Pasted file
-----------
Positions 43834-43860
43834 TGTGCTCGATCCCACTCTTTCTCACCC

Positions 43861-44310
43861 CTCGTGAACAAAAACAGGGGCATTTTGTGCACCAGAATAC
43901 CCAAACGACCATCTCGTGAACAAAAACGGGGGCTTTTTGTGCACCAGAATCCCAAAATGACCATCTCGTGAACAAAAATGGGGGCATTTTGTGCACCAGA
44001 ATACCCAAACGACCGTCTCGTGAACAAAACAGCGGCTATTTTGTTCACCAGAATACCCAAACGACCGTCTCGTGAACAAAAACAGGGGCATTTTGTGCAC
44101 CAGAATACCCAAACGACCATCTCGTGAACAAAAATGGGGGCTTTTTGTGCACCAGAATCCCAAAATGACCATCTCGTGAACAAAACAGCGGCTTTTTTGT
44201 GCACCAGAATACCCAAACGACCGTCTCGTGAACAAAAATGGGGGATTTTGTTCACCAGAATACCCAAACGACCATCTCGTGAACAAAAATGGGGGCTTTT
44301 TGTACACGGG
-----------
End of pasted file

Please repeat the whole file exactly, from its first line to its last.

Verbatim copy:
Positions 43834-43860
43834 TGTGCTCGATCCCACTCTTTCTCACCC

Positions 43861-44310
43861 CTCGTGAACAAAAACAGGGGCATTTTGTGCACCAGAATAC
43901 CCAAACGACCATCTCGTGAACAAAAACGGGGGCTTTTTGTGCACCAGAATCCCAAAATGACCATCTCGTGAACAAAAATGGGGGCATTTTGTGCACCAGA
44001 ATACCCAAACGACCGTCTCGTGAACAAAACAGCGGCTATTTTGTTCACCAGAATACCCAAACGACCGTCTCGTGAACAAAAACAGGGGCATTTTGTGCAC
44101 CAGAATACCCAAACGACCATCTCGTGAACAAAAATGGGGGCTTTTTGTGCACCAGAATCCCAAAATGACCATCTCGTGAACAAAACAGCGGCTTTTTTGT
44201 GCACCAGAATACCCAAACGACCGTCTCGTGAACAAAAATGGGGGATTTTGTTCACCAGAATACCCAAACGACCATCTCGTGAACAAAAATGGGGGCTTTT
44301 TGTACACGGG